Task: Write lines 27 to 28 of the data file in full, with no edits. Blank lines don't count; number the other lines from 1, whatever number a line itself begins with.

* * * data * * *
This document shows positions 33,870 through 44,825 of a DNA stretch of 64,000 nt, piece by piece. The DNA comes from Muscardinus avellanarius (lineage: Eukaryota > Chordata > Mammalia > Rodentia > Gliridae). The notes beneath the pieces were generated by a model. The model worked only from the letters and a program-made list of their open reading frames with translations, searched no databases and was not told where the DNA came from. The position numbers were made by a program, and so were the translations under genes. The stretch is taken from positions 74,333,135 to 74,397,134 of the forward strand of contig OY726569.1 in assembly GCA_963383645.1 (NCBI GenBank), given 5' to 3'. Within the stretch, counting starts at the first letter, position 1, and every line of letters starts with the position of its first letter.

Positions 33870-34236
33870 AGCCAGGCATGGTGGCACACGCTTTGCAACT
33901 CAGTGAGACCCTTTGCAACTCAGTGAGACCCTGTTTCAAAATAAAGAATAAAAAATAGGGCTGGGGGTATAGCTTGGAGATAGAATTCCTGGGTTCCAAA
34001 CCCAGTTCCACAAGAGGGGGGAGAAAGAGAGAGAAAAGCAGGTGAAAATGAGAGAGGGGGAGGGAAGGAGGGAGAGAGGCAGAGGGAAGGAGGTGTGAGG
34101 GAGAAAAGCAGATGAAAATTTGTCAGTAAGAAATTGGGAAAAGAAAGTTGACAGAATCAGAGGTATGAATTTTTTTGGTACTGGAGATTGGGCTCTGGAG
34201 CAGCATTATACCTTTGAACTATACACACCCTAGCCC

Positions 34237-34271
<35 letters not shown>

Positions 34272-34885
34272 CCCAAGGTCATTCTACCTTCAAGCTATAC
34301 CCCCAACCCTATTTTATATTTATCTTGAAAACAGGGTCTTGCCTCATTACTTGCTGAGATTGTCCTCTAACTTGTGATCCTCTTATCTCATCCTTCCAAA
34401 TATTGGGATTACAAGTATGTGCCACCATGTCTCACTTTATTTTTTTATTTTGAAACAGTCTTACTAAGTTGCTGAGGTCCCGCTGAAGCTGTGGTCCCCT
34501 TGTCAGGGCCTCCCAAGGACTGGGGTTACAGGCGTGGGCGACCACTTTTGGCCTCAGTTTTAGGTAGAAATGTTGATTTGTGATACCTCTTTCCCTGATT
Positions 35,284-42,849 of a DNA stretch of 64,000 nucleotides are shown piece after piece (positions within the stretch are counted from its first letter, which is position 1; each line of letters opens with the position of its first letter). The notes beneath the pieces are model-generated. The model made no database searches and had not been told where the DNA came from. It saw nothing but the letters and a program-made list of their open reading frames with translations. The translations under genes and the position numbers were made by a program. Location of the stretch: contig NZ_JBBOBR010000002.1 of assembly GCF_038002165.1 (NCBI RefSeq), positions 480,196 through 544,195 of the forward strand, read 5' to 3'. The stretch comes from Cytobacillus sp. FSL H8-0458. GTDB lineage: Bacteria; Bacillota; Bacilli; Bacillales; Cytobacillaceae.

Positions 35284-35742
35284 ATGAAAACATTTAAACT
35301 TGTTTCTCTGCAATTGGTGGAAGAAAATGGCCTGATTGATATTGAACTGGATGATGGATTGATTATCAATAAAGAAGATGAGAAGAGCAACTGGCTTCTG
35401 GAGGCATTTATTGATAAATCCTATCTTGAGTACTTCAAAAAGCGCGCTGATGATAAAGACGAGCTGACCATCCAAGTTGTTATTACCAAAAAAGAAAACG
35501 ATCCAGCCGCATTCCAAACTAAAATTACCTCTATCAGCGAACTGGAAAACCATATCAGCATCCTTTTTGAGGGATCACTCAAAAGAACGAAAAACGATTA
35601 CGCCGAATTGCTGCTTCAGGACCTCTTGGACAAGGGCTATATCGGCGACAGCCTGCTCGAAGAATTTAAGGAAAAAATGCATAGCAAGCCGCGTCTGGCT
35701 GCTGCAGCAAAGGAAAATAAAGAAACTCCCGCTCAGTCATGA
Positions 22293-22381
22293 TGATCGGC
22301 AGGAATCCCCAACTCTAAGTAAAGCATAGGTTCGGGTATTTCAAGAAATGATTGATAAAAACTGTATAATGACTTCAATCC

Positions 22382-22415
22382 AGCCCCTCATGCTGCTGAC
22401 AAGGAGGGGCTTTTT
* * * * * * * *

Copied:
22382 AGCCCCTCATGCTGCTGAC
22401 AAGGAGGGGCTTTTT